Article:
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Emerging Asian Giant Shows Feet Of Clay

64 years after independence, India’s prospects look suddenly shaky, and uncertainty and confusion faced Indian Prime Minister Manmohan Singh as he gave his Independence Day speech in India today. .  Opposition leaders attacked the speech as revealing the helplessness of the government in addressing corruption scandals and other serious problems facing the country. From the FT:

The corruption furore, a stalled reform agenda and parliamentary mudslinging are likely symptoms rather than the cause…

Senior financial analysts are less assured about India’s long-term prospects. One of the lessons they take from the ruckus of the past year – whether high prices, corruption scams or parliamentary paralysis – is that if the short term is rocky, why then take for granted that India’s future is one of steady economic improvement.

The locking up of powerful politicians and senior business figures for alleged corruption has given them cause for hope, but equally cause for concern that old certainties no longer hold. Some sooner see Africa repeating India’s economic successes than India itself.

Prime Minister Singh, who is fourteen years older than independent India,  has been instrumental in India’s rise over the past two decades, but some think that era is ending. GE chairman Jeff Immelt, among others business leaders, has noticed the rising costs of operating in India.

Political questions also face PM Singh today. Sonia Gandhi, the Italian-born, quasi-hereditary president of the Indian National Congress and a vital partner of the prime minister, has disappeared. Reports suggest she is in the United States receiving medical treatment, but that is all we know. The strong partnership between her and the prime minister, as well as their dominance of Indian politics over the last twenty years, is threatened today like never before. As the NYT reports:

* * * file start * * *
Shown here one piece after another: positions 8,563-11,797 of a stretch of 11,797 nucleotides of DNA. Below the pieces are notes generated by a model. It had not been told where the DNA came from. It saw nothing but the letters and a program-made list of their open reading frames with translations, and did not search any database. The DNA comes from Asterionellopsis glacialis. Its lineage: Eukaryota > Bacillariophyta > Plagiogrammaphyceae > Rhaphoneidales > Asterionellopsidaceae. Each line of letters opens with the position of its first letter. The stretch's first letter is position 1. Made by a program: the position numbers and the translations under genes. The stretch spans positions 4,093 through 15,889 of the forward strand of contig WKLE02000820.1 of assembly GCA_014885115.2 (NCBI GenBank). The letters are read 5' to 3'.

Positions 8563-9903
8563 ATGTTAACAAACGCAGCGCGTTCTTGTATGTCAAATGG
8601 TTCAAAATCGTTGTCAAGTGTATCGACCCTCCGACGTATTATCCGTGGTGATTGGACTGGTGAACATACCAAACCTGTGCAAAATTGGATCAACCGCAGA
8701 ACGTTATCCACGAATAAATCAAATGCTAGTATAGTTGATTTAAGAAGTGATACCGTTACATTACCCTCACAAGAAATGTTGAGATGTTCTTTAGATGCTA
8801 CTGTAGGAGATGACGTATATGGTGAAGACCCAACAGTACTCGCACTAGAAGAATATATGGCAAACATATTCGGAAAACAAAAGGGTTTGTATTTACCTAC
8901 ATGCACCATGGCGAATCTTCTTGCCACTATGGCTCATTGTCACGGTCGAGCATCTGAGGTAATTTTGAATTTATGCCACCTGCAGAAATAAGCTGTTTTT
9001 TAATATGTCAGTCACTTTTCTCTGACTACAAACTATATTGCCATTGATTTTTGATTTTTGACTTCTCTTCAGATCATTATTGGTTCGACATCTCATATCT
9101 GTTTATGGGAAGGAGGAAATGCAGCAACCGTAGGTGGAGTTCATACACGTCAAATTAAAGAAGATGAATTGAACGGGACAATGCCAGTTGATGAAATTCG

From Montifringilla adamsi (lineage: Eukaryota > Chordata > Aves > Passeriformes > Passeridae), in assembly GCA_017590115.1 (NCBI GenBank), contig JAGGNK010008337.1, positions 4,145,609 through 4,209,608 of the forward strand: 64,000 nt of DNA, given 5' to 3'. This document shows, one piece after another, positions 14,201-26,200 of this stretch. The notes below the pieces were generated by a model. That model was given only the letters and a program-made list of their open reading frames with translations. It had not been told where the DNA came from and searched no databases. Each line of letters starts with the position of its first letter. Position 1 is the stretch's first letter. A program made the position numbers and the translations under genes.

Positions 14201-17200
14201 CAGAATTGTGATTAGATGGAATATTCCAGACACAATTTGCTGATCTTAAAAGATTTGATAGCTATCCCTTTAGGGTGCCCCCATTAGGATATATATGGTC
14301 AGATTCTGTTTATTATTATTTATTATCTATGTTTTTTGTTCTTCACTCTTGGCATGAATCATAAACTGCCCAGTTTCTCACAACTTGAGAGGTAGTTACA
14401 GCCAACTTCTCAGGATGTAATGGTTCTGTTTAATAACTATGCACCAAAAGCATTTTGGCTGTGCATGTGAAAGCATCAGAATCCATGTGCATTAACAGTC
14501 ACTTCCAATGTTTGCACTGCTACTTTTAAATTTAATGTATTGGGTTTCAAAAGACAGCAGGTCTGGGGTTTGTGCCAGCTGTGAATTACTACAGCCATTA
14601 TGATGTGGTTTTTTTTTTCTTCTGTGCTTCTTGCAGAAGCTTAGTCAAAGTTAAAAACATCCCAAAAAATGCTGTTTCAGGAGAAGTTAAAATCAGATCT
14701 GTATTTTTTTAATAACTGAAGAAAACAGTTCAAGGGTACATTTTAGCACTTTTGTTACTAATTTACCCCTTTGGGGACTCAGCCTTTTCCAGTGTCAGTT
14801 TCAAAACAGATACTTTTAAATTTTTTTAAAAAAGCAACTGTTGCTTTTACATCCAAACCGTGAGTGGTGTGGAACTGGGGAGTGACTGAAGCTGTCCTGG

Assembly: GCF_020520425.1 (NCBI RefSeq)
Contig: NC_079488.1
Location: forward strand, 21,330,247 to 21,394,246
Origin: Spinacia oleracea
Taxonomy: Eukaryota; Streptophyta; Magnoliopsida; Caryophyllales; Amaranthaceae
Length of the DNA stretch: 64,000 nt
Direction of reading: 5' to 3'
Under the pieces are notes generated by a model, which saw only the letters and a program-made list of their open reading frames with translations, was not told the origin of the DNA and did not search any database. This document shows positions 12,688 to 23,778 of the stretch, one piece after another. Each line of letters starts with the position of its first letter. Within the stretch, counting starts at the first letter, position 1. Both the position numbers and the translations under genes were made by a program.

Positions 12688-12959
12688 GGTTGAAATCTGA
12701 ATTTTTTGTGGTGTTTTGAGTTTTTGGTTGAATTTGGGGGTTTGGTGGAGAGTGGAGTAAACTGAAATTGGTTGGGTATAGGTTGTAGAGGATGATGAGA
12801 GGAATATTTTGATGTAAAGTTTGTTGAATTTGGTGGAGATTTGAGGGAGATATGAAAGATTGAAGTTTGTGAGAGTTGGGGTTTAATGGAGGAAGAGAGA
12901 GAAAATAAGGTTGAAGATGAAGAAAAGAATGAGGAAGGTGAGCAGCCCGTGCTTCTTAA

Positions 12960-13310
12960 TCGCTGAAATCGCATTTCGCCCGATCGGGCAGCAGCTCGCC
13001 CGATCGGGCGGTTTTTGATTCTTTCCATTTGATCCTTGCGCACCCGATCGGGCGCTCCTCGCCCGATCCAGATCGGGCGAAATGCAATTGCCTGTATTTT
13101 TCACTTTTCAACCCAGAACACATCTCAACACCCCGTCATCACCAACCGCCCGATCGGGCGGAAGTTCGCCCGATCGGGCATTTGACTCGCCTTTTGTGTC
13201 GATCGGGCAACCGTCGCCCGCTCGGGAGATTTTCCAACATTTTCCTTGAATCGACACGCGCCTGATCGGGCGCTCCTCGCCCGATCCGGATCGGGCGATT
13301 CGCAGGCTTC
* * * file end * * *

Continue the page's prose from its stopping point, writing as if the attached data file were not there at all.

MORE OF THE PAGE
“It is perhaps the most directionless government the country has had in the last 20 years,” said Yogendra Yadav, a social scientist. “This is their seventh year in power, and people are beginning to see all the instances where the government isn’t delivering where it said it would.”

Complaints are coming from all directions. Business leaders are frustrated over inaction on reforms on labor laws, foreign investment in retail and other issues. Social activists are planning a hunger strike to protest what they consider a watered-down bill to fight corruption. Leftists rail against rising inequality. A bill to create consistent, fair compensation policies when land is acquired for development is considered crucial, yet its passage is uncertain.

It’s not just the advanced industrial countries who have to make big changes in this startling and challenging century.

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  • J R Yankovic

    NOT good news. I can’t see how India is not vital to any serious American influence in the region. And particularly to any US effort to defuse tensions arising from what you call a Central-South Asian “Great Game.” A stable, secure and SECULAR – as distinct from a communally-divided (or, worse, militant Hinduist) – India is in everyone’s interest. And that includes anyone in Pakistan who still has half-an-ounce of sanity.

  • Luke Lea

    I fear India may not have the human capital to become the player you envision. China does.

    Facts are stubborn things. Realism is the first desideratum of moral responsibility in this world.

  • Kris

    “Feet of Clay”? Hitting the Book of Daniel pretty hard, aren’t we Mead? 🙂

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